Monday, 28 September 2009

Waiting in Israel

It's the Jewish day of Attonement today. All is quiet outside, with no cars, no television, although there are slews of children on bicycles riding around the empty streets.

And we are waiting. I came home to my grandmother yesterday morning, after a very long flight, feeling tired, dirty and anxious. The conversation in the car centred around me telling her the news, but, in the end, the doctor told her, while I sat beside her. He kept talking about "growths" and I have been thinking about the word "cancer" and how people don't say it as if saying it makes the tumour grow.

Because my parents aren't talking to anyone until Wednesday, we are waiting. I am about to apply for a visa waiver for my grandmother to the States, in case we are going to pack everything and go back to Houston. The tired part of me does not really want to do that.

In any case, my grandmother cried, obviously, but since then she has been utterly amazing. About 7 hours after we talked to her, she finally got to speak to my dad. She had been saying that she doesn't trust the doctors, that they have been wrong all this time and that she can't lose her son in the same way she lost her brother. Then, on the phone to my father, she said "I can feel in my heart that we are going to beat this. I just know it. And you are getting the best care in the world". And, at that moment, I thought, when I grow up, I want to be just like her. When the moment of truth came, she stepped up and consoled her son in a way only a mother can, putting all her doubts and fears aside to tell him that everything will be alright. And I love her for that more than I can possibly say. This 80 year old woman is my hero and I will be pleased if I can get through this with half as much grace and courage that she is showing.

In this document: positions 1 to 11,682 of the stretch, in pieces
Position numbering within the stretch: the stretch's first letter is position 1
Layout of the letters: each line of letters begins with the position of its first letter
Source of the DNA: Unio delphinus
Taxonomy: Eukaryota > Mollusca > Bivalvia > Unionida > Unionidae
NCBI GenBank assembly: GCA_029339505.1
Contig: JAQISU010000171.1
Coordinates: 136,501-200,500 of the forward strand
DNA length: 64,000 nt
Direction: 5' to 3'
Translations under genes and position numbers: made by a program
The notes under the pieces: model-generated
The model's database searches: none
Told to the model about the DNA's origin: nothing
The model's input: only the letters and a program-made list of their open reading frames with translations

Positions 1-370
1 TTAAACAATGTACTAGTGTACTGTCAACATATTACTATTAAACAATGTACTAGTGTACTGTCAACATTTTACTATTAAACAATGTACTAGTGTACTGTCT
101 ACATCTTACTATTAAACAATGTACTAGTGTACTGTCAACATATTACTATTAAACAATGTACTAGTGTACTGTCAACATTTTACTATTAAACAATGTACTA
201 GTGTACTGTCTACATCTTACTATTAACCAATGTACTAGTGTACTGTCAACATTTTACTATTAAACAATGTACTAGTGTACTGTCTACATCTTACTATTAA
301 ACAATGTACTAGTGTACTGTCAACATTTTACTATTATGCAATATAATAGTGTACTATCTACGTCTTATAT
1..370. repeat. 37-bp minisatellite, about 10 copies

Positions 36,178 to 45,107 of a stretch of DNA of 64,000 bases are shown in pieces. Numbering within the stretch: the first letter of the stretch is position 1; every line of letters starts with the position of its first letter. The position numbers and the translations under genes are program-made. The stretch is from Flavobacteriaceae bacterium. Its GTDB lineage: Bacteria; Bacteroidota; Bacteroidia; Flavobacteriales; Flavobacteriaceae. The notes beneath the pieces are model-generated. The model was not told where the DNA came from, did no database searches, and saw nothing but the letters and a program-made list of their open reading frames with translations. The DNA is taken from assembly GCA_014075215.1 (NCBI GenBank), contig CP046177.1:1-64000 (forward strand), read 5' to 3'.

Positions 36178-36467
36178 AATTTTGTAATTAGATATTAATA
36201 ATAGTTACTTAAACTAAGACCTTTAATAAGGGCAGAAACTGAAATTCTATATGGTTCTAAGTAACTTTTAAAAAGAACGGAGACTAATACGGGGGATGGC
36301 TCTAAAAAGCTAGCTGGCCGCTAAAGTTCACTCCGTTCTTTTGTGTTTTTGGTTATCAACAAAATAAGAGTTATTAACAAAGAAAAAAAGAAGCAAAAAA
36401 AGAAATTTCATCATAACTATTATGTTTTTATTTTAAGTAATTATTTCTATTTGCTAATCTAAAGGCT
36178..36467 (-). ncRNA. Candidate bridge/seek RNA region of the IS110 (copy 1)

So we are waiting. We are watching DVDs to pass the time until the television comes back on, but we have had a steady stream of guests. My dad's cousin lives nearby, and she has been with us for a good chunk of the last two days.

People sometimes think that my family is odd, because we are so closely knit and seem to be in each others affairs a lot. But now I know how to answer them. In times of crisis, it is my type of family that survives. Because we will move heaven and earth for each other and never let the support flag.


1 comment:

  1. I know you're blogging mainly to keep people updated, but this is an amazing piece of writing. Still thinking of you x